The news of the death of Mick Aston (24 June 2013) came for me with a real sense of loss. Not only had Time Team (Channel 4, 1994-2014) been cancelled, but now there was no chance of bringing it back, no matter how outspoken the fan community might be (you just have to read the comments on Current Archeology to see how much the programme will be missed). In that respect, I probably felt like a fan of The Sopranos (HBO, 1999-2007) on the news of James Gandolfini’s death. My reaction actually surprised me somewhat, and led me to reflect on what it was that I would miss. My rather indifferent relationship to The Sopranos and most other ‘quality’ TV drama in that respect proved rather insightful.

Unlike most people I know, I watch very little ‘quality’ TV drama. I have seen one season of most, and I appreciate that they are well-made and often interesting. But there are two things that I don’t like about them. The first one is that I find their female characters often insufferable (largely because I am constantly asked by male friends and colleagues to comment on how amazing they are). [i] The second, and this one relates to my sense of loss in respect to Time Team, is that they ask me to watch without me being able to do anything – and I mean – anything else. No tidying, no cleaning, no cooking, no internet surfing, and most of all, no talking. It doesn’t take a lecturer in cultural studies to tell me something about the gendering of this list. And I also only need to quickly refer to John Caughie to remind us of how we have in the past thought about our ‘distracted’ engagement with television. Time Team, on the other hand, allows me to do all this. It allows for a distracted engagement that draws you in at key points so that you know what happened at the site that was dug this week. Indeed, its format was so well established over those 20 seasons and 230 episodes that you knew exactly at what time to look so as not to miss the important bits.

This distracted view is how I’ve known how to watch Time Team and actually all British television since I first came to live in the UK as an exchange student in 1998. The programme by then was already attracting audiences of up to 3.5 million viewers and had a significant cult following amongst my peers at Stirling University who watched it, openly, because it was on Channel 4, by then already the channel of choice of the younger, better educated 20-somethings. One or two students at least, however, also admitted to me that they really liked the programme itself. It reminded them of home, where they presumably watched it with the family. And for me, probably like many other viewers in those 36 other countries  where the programme was exported to, it became quintessential to my understanding of Britishness and British academic life.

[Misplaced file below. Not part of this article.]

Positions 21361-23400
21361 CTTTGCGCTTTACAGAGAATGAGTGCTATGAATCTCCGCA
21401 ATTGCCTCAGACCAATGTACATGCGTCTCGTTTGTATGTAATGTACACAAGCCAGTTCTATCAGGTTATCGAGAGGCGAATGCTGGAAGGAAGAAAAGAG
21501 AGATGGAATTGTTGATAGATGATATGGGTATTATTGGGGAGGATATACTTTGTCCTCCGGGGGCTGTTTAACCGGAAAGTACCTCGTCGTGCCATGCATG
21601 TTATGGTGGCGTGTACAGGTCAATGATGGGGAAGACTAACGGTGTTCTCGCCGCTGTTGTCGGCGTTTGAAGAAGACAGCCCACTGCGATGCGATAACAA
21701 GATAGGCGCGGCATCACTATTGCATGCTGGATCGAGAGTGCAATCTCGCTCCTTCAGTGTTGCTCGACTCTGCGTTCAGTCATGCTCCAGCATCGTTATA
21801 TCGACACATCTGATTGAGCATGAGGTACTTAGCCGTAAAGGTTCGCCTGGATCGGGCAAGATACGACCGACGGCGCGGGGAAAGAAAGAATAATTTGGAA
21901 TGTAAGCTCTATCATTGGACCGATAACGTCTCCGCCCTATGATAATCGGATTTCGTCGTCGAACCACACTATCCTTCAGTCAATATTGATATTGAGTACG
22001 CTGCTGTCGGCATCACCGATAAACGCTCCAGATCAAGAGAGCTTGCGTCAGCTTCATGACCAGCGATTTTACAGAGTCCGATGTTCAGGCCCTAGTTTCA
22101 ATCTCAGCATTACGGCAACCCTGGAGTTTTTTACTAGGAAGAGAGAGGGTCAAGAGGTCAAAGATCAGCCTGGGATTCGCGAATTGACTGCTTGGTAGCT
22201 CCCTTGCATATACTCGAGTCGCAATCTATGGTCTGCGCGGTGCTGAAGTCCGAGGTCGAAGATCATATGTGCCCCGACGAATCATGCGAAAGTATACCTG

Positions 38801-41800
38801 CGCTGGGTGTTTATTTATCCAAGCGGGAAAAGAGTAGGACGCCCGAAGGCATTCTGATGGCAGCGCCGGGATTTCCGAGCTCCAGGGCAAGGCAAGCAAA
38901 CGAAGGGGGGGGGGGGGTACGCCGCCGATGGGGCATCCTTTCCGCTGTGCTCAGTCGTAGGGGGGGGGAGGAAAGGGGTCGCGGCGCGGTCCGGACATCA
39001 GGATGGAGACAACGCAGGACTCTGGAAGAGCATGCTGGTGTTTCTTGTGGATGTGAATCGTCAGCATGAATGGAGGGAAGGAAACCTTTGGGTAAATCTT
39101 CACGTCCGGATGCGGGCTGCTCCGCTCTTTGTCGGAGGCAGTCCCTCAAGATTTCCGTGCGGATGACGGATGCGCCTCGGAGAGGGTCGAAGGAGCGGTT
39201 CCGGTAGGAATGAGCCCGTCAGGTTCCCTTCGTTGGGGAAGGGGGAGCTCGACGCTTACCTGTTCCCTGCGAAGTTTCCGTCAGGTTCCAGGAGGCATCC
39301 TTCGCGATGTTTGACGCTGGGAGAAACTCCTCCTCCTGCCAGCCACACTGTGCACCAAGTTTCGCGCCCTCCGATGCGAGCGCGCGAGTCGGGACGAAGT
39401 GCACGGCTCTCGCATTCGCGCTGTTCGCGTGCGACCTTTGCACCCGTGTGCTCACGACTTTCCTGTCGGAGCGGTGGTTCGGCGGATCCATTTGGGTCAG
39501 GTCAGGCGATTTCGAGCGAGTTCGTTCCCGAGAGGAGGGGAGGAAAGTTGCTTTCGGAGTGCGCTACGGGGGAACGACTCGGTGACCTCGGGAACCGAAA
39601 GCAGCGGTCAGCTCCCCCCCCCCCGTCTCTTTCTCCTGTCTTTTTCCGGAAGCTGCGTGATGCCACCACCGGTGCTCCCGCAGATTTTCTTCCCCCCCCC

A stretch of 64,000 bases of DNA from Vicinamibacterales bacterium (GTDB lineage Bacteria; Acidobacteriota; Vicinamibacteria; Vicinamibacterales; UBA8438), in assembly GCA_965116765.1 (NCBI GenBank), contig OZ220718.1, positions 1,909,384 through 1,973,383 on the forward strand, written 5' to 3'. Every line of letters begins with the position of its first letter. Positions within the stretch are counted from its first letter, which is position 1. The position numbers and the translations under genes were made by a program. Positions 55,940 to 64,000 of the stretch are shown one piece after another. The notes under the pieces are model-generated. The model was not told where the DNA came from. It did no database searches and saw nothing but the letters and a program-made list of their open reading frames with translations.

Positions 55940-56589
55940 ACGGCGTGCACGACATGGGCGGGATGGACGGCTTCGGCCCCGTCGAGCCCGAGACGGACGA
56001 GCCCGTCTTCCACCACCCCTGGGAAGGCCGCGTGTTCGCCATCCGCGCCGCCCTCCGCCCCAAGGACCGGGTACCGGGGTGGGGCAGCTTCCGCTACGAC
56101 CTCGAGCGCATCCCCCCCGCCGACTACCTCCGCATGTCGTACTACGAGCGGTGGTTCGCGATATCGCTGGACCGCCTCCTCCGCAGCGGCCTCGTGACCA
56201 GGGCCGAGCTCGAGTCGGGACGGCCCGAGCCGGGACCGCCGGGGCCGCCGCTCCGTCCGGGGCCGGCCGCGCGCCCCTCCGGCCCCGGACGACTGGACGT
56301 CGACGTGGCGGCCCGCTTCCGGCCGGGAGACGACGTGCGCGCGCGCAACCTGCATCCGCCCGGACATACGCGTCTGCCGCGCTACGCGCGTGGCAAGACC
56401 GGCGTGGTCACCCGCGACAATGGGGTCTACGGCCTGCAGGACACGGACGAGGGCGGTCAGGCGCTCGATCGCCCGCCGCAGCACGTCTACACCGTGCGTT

Like most other programmes that are directly exported from the UK to the world, Time Team is, of course, part of heritage TV. It thus represents Britain through the lens of nostalgia and as utterly wrapped up in the narratives of its own past. As a result, Britain appears as at the same time great and harmless. It appears as great because it has so many stories to tell, with every field and backyard stuffed full of history. At the same time, Britain appears as harmless because all of these narratives crucially lie in the past. Thus, rather than having anything to say about the current situation of the UK (particularly in relation to the rest of the world), heritage television, and Time Team in particular, constantly deflects our attention to how the world came to the UK. And this is a second reason why the programme is particularly appealing to a foreigner like myself. Rather than having to deal with its colonial heritage, programmes like Time Team allow the viewer to imagine the UK as a country essentially defined by migration whilst representing the outcome of this migration as reason why the UK is great. Of course, this is a particular migration, one that flatters someone from a European background whilst wilfully writing out its non-white history.